Sikh Man’s Turban ripped off outside UK Parliament

A man wearing a traditional Sikh turban (ANGELA WEISS/AFP/Getty Images)
A man wearing a traditional Sikh turban (ANGELA WEISS/AFP/Getty Images)

A Sikh man’s turban was ripped off outside UK Parliament in an attack that was reportedly racially motivated.

The incident happened when Ravneet Singh, from India’s Punjab, was waiting outside Portcullis House to meet Sikh Labour MP Tanmanjeet Singh Dhesi. The attacker reportedly shouted “Muslim go back” before approaching Singh and attempting to rip off his headgear.

“I was in the queue outside Portcullis House and this guy ran up to us. Just before we got to the entrance he came up to me and attacked me,” Singh was quoted as saying by The Independent. “He was pulling at my turban strongly. It half moved and I grabbed it. Before he could do anything else I shouted at him and he ran,” he said.

Singh said that the man was white, but did not sound English. “He said something like ‘Muslim go back’,” he said.

Labour MP Dhesi took to Twitter to express his “disgust” at the incident.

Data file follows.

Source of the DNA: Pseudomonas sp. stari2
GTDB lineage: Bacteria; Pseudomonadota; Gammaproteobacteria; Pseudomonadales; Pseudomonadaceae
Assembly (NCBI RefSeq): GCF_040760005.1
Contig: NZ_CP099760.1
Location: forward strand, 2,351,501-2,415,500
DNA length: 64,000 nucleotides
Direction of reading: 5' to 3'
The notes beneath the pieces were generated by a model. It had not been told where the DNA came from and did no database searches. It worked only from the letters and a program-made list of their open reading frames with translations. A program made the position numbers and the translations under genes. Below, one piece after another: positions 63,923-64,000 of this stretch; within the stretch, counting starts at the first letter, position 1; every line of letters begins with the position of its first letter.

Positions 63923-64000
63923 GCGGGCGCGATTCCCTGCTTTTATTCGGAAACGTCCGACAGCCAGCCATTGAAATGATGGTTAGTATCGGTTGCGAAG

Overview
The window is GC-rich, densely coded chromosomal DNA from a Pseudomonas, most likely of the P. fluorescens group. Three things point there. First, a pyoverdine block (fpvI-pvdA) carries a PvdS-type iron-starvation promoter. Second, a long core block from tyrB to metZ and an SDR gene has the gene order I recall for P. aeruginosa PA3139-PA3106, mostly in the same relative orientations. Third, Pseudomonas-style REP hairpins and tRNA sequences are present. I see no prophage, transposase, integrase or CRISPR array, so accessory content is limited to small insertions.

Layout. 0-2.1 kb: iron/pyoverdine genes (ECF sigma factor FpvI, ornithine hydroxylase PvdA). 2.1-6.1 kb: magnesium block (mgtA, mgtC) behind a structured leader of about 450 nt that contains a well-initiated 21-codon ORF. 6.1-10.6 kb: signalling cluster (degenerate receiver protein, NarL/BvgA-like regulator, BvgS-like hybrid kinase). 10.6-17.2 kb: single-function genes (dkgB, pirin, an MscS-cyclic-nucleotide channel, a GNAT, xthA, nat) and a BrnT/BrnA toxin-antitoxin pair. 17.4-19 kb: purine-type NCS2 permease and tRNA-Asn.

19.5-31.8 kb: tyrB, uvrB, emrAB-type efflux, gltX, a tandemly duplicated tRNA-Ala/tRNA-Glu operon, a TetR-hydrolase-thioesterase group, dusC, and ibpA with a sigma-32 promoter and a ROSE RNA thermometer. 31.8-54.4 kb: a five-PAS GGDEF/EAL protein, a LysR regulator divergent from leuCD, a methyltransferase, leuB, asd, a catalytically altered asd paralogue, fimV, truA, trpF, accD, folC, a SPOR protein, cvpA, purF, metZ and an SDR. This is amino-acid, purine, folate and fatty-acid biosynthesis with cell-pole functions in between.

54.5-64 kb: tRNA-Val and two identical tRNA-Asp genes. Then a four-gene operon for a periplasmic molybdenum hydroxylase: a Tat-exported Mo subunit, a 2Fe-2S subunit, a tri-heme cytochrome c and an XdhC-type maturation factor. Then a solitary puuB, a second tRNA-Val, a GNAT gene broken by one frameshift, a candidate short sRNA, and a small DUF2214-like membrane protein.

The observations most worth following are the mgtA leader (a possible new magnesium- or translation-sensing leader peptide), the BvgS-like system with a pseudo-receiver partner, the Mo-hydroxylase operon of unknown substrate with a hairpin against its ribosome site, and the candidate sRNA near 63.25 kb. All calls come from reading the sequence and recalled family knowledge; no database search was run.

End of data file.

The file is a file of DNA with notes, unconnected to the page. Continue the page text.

“Disgraceful and cowardly racist attack on @ecosikh Ravneet Singh on the grounds of @UKParliament estate. Please ensure reports are filed with @metpoliceuk and @SikhAwareUK. Inspiring and compassionate words by Ravneet Singh “I pray for the man who attacked me”.

Sikh hate crimes are nothing new in the UK.  Post 9/11 attacks, the Sikh community, due to their resemblance to Muslims for their long beard, are often victims of hate crimes.

Freedom of Information requests to the Metropolitan Police by a Network of Sikh Organisations revealed that “one in four victims of Islamophobia hate crimes recorded by the Metropolitan Police in 2015 and 2016 were actually non-Muslims.”

This led to the formation of Sikh Aware UK, launched by the Sikh Council UK to report and monitor anti-Sikh hate crime. “It’s important for Sikhs that there exist mechanisms for accurately recording anti-Sikh hate crimes in order to effectively challenge them as well as provide support to victims,” Gurmel Singh, Secretary General of the Sikh Council UK said.